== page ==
At the beginning of the twentieth century the population of Hampshire was over 400,000 occupying a total acreage not far short of one million.

The humble bicycle remained an increasingly important tool of everyday police work. Indeed, on the eve of his retirement in 1906, Mr. Sillence, the deputy chief constable, who had witnessed the intro duction of the bicycle into the force, expressed the opinion that “in my humble judgment it is the very best thing that could ever have been intro duced. Bicycles have been of the greatest service”.

The telephone came ever more into use in these opening years of the twentieth century. In 1906 the police stations at Fleet, Romsey and Emsworth were connected with the National Tele phone Company, and had the numbers of 8. 9 and 10 respectively.

At the end of 1929 the authorised strength of the force, other than the chief constable, consisted of one assistant chief constable, ten super intendents, nine inspectors, one sergeant-major, fifty-six sergeants and 432 constables. In April 1931 the Home Secretary approved the strength of the force being increased to 530. Further increases took place in 1936 and 1939, until at the outbreak of war the Hampshire Constabulary numbered 635.

It was only in 1929 that the first motor vehicle was provided for the Isle of Wight Constabulary, in the shape of a B.S.A. twin motor-cycle combination which was used on motor patrol and other duties.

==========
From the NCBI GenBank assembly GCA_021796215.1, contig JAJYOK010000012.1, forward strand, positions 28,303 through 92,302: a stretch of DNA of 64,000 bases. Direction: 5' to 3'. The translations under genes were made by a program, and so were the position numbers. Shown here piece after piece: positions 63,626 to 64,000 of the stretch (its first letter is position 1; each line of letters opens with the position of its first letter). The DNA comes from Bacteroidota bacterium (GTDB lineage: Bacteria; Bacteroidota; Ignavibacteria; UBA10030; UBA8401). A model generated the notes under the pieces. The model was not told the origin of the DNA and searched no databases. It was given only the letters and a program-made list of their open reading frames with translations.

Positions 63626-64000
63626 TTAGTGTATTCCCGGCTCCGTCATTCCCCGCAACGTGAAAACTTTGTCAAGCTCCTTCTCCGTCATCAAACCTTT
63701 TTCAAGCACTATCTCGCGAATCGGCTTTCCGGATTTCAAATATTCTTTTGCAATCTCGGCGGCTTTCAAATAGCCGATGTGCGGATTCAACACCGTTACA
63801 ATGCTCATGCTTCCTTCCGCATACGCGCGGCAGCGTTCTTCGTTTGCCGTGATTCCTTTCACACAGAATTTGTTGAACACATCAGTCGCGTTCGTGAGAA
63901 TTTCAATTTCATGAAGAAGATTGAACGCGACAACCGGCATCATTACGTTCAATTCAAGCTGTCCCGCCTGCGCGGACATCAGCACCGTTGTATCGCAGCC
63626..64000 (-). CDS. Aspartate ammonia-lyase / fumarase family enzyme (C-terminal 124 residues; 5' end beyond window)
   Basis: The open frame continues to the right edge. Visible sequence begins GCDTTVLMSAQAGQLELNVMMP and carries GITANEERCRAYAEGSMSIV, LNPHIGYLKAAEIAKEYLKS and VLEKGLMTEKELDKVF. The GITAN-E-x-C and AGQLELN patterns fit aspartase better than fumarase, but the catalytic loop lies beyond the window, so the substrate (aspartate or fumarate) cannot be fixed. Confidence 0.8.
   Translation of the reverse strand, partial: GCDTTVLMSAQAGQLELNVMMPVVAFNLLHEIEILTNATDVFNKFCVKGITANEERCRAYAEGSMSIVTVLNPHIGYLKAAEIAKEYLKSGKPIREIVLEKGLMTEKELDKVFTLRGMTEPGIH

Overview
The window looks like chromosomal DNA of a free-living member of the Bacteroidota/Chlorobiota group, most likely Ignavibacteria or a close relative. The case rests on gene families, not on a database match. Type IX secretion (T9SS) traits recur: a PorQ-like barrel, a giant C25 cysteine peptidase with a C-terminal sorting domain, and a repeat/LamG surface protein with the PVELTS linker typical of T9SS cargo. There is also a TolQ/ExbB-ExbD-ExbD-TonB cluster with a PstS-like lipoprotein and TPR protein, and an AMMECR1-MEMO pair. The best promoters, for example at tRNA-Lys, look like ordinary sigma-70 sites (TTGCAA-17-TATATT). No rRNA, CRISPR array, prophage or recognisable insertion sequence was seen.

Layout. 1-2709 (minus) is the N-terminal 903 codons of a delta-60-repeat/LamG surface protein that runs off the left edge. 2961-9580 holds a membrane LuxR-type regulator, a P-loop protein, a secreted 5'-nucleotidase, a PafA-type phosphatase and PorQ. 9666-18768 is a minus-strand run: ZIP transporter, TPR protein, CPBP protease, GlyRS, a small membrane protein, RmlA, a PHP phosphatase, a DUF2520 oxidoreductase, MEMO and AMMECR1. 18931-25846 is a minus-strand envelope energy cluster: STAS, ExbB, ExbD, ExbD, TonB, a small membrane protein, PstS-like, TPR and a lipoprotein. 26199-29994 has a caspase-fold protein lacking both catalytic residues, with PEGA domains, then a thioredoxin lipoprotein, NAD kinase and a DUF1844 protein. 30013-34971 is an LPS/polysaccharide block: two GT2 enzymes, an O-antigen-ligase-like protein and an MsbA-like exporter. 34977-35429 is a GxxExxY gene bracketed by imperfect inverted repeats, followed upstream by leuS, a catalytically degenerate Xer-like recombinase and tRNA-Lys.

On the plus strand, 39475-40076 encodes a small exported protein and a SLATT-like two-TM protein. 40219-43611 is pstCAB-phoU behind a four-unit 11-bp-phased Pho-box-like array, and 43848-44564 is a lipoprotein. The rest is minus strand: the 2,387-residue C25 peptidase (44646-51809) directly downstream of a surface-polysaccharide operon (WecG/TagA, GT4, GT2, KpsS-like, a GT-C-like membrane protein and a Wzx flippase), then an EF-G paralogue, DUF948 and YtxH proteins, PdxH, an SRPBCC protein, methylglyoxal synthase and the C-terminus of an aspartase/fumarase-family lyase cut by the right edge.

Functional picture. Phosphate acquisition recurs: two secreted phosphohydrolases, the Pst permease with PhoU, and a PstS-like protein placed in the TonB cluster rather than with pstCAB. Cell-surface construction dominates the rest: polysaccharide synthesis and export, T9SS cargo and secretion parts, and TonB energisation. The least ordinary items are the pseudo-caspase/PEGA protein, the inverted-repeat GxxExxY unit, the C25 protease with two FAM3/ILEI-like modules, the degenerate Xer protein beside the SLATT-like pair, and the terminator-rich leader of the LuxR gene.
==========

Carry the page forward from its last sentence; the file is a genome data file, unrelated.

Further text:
In WW2 the heavy air raids on southern England in 1940 and 1941 gave only too many opportunities for police officers to distinguish themselves by their alacrity and courage. In May 1941, for example, the chief constable announced with pleasure that the King had approved the award of the British Empire Medal, Civil Division, to Inspector I. McDonagh “for his initiative in arranging mutual aid for fire fighting and entering burning buildings at considerable risk to himself, during intensive bombing, at Gosport on the night of January 10/11th, 1941.

The war was over but life was still very straitened in Great Britain. Food and clothing were still subject to rationing, and were to remain so for some years to come. The economy, indeed the whole of society, had been strained and dislocated in the course of the war, and it was inevitable that there should be a questioning of all sorts of existing arrangements, and an urge for change and reorganisation.